Mrs Brazier said within two days of formally announcing in early April the community’s intention to start a monastery in Australia, the committee received $5000 in donations.
The excited mum said “it will take a miracle” to bring the five sisters to Australia by the end of the year.
Sr Mariam’s sister, mother-of-four with one of the way Jean Haynes, “presumed it would be impossible” for her sister to be part of the new Australian community as younger community members did not normally help establish new monasteries.
However, the Carmel’s mother superior gave permission for the only two Australians in the community, who both joined in the United States, to be part of the new Australian monastery.
Mrs Haynes, who lives in Wilcannia-Forbes, said it was important for her to raise her children in a diocese that valued and embraced contemplative life.
“For me, I want my kids to know what their Catholic heritage is and to see that which is the history of the Church in contemplative life,” she said.
“I know childhood visits to convents inspired my sister’s vocation, but I know for children to be able to see people devote their lives to prayer will give them an impetus for their own prayer life.”
Mrs Haynes said her family including her children were “well versed in tapping into that powerhouse” that was the Carmelites, often sending prayer intentions to her own sister in emails or letters.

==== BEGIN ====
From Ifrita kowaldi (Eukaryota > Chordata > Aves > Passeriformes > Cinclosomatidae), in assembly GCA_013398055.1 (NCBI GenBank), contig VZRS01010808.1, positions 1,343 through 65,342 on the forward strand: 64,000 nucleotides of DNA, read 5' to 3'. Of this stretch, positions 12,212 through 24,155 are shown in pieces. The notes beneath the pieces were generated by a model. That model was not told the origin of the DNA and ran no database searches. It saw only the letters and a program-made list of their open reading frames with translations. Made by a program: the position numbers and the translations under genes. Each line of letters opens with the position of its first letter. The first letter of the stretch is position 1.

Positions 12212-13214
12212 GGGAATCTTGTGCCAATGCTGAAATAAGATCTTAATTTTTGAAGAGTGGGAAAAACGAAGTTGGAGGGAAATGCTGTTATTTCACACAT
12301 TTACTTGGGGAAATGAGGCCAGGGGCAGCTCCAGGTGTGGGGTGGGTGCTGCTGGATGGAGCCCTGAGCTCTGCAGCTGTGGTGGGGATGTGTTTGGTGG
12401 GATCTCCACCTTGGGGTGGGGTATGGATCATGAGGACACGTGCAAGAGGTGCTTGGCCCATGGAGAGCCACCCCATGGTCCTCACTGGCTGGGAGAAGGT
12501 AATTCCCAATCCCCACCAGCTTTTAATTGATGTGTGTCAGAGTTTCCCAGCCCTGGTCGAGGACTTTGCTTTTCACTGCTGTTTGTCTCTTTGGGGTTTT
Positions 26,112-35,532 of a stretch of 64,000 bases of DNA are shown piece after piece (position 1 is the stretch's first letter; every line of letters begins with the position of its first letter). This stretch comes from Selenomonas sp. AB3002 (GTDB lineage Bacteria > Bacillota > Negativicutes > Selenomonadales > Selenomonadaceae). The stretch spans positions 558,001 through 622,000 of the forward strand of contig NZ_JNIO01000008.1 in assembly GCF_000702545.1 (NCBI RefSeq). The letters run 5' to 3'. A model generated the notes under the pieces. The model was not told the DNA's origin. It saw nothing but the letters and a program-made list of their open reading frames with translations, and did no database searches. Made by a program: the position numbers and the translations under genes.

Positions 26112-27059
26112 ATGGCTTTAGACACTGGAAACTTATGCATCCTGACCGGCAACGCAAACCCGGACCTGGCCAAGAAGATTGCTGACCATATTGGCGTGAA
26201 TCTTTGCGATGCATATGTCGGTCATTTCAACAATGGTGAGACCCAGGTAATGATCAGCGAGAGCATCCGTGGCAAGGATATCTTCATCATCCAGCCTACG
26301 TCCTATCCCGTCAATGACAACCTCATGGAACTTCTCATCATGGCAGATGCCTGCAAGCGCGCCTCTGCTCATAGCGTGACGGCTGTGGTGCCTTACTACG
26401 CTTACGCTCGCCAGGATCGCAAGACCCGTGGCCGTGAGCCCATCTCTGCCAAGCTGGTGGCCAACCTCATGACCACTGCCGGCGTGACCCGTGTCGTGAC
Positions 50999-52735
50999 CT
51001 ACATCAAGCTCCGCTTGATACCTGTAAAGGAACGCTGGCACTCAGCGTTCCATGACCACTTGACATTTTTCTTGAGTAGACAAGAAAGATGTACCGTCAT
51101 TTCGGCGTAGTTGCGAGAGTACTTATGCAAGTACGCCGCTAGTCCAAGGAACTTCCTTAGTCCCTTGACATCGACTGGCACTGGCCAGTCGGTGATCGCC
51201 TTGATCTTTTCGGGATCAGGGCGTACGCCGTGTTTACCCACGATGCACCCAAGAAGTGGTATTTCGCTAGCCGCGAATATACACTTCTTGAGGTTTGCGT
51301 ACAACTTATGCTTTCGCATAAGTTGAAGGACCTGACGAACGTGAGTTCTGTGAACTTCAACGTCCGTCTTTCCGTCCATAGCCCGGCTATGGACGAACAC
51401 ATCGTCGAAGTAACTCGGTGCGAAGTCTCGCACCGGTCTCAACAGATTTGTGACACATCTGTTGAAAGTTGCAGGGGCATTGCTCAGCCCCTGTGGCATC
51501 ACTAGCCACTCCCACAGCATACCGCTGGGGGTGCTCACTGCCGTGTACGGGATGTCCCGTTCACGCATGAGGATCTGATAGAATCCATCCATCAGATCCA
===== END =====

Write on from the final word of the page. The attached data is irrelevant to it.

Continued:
She praised Bishop Macbeth-Green’s support and desire to have a Carmelite monastery in his diocese.
“Bishop Columba has been awesome in providing us with such a level of support,” Mrs Haynes said.
“It’s just an absolute joy that the bishop sees that value.”
Traditional monastic communities growing in Australia
The new Carmelite monastery looking to establish in Australia will be the second community that follows traditional aspects of monastic life.
On February 22, 2017, Hobart Archbishop Julian Porteous welcomed the Notre Dame Priory nearly 15 years after an Australian couple travelled to France to find a new group of monks for Australia.
The community’s prior, American-born Benedictine Father Pius Mary Noonan, was chosen to establish the new monastery following several years of leading retreats in Australia, including in Brisbane.
The monastery has survived its first 14 months, receiving four vocations from Queensland and recently welcoming a new monk, Australian priest Fr Mark Withoos, who took on the name Brother Augustine Mary on April 10.
The Notre Dame Priory follows the traditional Rule of St Benedict, living a life of prayer and labour – ora at labora – praying the Divine Office eight times a day and participating in the Holy Mass daily.
The monks take on a vow of stability, conversion of life, poverty, chastity and obedience, and lead silent and guided retreats based on the Spiritual Exercises of St Ignatius of Loyola.
In an April 19 meeting with members of Benedictine communities in Rome, Pope Francis said the order offered quiet and prayer amidst a rushed world.
“In this age, when people are so busy that they do not have enough time to listen to God’s voice, your monasteries and convents become like oases, where men and women of all ages, backgrounds, cultures and religions can discover the beauty of silence,” Pope Francis said.